Sleep Apnea: The Sleep Disorder that Can Cause Serious Health Problems
Sleep apnea is a sleep disorder that causes people to stop breathing for short periods of time while they sleep. This can happen hundreds of times in a single night, and it can disrupt sleep and lead to serious health problems.
There are two main types of sleep apnea: obstructive sleep apnea (OSA) and central sleep apnea (CSA). OSA is the most common type of sleep apnea, and it occurs when the muscles in the back of the throat relax and block the airway. CSA occurs when the brain doesn’t send the proper signals to the muscles that control breathing.
Symptoms of sleep apnea include:
- Loud snoring
- Gasping for air during sleep
- Waking up feeling tired even after a full night’s sleep
- Morning headaches
- Difficulty concentrating
Sleep apnea can lead to a number of serious health problems, including:
- High blood pressure
- Heart disease
- Type 2 diabetes
- Increased risk of accidents
If you think you may have sleep apnea, talk to your doctor. They can do a sleep study to diagnose the condition and recommend treatment options.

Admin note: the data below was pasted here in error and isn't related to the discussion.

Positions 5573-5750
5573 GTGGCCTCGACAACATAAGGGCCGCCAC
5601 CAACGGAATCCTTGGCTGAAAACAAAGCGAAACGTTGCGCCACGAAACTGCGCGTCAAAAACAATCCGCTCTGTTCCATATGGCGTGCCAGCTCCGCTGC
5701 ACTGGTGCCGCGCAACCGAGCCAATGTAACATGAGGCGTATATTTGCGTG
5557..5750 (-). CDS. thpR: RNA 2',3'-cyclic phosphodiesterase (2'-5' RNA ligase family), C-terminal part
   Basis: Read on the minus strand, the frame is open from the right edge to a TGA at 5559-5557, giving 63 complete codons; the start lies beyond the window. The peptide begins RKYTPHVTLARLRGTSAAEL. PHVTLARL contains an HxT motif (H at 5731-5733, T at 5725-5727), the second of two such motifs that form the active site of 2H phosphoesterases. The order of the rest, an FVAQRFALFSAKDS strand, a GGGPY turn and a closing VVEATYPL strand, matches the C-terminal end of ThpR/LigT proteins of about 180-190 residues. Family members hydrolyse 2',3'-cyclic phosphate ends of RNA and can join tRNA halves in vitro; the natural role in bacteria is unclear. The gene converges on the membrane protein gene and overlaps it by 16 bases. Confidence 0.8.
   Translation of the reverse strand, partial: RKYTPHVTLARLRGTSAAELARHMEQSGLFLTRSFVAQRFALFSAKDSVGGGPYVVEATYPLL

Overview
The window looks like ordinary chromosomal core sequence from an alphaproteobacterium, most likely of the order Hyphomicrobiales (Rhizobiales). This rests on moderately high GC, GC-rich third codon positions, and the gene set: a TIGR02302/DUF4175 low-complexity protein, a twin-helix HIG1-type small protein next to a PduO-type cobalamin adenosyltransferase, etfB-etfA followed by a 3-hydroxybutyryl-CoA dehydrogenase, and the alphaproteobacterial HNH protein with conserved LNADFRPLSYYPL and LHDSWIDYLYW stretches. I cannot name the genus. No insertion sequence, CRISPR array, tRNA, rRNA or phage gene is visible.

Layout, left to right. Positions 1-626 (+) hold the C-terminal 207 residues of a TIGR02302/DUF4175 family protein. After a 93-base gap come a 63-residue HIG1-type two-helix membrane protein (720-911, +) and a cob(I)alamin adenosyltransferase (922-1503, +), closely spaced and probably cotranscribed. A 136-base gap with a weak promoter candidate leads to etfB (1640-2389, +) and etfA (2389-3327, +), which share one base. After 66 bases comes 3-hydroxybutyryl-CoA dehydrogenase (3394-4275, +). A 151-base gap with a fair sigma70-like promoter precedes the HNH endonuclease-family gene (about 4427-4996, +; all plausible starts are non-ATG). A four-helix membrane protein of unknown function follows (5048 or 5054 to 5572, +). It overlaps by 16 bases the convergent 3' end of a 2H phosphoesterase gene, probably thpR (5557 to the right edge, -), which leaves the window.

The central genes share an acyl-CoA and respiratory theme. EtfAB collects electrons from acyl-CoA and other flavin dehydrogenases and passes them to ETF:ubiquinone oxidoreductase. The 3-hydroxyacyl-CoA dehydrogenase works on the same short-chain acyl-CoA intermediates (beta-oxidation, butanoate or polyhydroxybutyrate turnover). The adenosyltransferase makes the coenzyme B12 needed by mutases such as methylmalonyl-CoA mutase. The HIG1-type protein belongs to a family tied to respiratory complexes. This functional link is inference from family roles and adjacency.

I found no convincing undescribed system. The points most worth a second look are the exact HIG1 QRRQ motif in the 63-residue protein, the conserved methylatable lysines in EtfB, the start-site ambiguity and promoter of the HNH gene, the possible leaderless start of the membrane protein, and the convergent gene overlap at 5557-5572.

Treatment for sleep apnea depends on the type of sleep apnea and the severity of the condition. Treatment options include:
- Lifestyle changes, such as losing weight and avoiding alcohol and tobacco
- Continuous positive airway pressure (CPAP) therapy, which uses a machine to deliver pressurized air through a mask while you sleep
- Oral appliances, which can help to keep the airway open during sleep
If you have sleep apnea, it is important to get treatment to reduce your risk of developing serious health problems. By getting treatment, you can also improve your sleep quality and overall well-being.
Tips for preventing sleep apnea
There are a number of things you can do to reduce your risk of developing sleep apnea, including:
- Maintaining a healthy weight
- Avoiding alcohol and tobacco
- Getting regular exercise
- Sleeping on your side or stomach
If you have any concerns about sleep apnea, talk to your doctor. They can help you determine your risk of developing the condition and recommend steps to reduce your risk.